8) The passing of the Father of our nation. I have never been a royalist and have often been critical of hereditary leadership but I was sad to hear of his passing. I cannot judge him too harshly. Afghanistan, myself included, had so many expectations of him, so many hopes that he would fix the country somehow. It's alot to expect from just one person. I think he tried and I hope he rests in peace.
Or perhaps they are. If not mine, they maybe these bones are someone’s daughter, father, mother...or any that make up the fabric of our lives.
I hesitated to write about this. The layers of Afghanistan’s wars and violence are so intermingled, so complicated and yes, so painful, that it is hard to pick one scab without ripping off all of the flesh completely.
I grew up on these stories. I met them again when I went back to Afghanistan. I hear them all the time.
His father was taken in the middle of the night, on his way home, at school, at work.15 rooms of dead bodies. Bound and gagged. Shot to death.
I remember waiting for my father, as I always did, by the front door. One day, I waited until the night came. He never came.
They won’t hold a funeral for him. They think he may be alive in Russia.
I waited by those prison doors until the last person walked out. He never came out. I went home. My young cousin, who had put on his blue suit and slicked his hair down in a wet part, didn’t wait for me to speak. He just started to cry.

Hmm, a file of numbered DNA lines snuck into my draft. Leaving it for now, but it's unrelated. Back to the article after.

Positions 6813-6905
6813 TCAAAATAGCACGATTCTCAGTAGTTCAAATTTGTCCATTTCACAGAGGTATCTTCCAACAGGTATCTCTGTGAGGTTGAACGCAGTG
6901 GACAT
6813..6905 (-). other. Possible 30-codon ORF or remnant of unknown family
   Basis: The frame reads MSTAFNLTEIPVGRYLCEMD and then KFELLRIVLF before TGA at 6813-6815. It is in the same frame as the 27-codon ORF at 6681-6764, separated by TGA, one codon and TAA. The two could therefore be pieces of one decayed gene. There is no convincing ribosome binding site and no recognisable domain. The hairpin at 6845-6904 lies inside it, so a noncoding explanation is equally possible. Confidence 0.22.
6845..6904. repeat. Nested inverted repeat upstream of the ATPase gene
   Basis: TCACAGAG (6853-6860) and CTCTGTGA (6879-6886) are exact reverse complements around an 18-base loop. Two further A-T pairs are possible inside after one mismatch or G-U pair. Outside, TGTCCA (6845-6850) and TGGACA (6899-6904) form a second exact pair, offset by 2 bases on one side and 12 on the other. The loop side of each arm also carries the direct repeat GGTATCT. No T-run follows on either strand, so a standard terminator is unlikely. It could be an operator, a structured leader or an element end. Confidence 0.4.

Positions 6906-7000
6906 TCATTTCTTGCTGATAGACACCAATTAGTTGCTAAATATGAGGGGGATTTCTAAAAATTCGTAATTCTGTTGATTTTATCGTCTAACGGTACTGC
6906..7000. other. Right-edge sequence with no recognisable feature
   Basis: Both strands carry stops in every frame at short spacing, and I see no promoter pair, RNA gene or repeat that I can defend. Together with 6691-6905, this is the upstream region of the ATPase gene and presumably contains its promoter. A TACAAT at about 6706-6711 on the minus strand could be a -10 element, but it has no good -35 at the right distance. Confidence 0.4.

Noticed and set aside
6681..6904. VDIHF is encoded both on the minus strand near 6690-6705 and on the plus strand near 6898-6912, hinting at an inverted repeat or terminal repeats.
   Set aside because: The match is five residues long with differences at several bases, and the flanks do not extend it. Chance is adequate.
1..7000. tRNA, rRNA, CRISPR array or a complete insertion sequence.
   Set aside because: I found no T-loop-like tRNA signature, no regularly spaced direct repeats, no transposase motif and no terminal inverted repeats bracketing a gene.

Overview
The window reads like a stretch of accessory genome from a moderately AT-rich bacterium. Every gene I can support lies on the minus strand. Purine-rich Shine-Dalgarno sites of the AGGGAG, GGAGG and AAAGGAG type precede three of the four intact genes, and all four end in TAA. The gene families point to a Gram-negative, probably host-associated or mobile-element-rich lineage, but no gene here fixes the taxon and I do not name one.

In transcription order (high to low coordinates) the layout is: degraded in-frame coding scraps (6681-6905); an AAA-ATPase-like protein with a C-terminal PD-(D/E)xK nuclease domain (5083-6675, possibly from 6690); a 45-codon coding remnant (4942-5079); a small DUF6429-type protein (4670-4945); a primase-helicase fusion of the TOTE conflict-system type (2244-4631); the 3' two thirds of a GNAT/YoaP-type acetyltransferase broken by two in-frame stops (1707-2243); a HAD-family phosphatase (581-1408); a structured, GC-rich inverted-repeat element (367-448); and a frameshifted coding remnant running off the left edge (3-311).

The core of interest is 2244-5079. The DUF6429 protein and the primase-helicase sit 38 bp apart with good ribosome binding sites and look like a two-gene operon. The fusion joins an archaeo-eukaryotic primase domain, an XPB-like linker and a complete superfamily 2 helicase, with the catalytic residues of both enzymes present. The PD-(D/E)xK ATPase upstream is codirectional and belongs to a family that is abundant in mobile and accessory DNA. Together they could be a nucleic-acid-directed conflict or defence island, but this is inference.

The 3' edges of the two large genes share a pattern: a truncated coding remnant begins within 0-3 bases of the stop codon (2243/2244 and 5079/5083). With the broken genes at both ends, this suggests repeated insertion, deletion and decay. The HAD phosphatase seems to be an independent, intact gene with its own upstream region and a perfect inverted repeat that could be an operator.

Each dead body holds years of quiet desperation. Of not knowing where he is, of not having a grave to weep over.
This is where justice comes in. The 15 rooms of dead bodies tell me that we need a functioning justice system. If punishment is necessary, let it be out in the open.
Maybe redressing old wrongs is too much to ask just now. Though I don’t know how to ask the families to forgive. Forgiveness will be the bravest act Afghans will ever attempt.
But stopping this from happening again, to stop secret killings, this is why the law exists. This is why we have a court system in the U.S., albeit imperfect.
This is why the Gitmo prison must be closed down and the prisoners transferred to the American justice system. I am not saying that the US has committed anything similar to the mass killings in Afghanistan. BUT, the level of secrecy around the ‘enemy’ prisoners is appalling.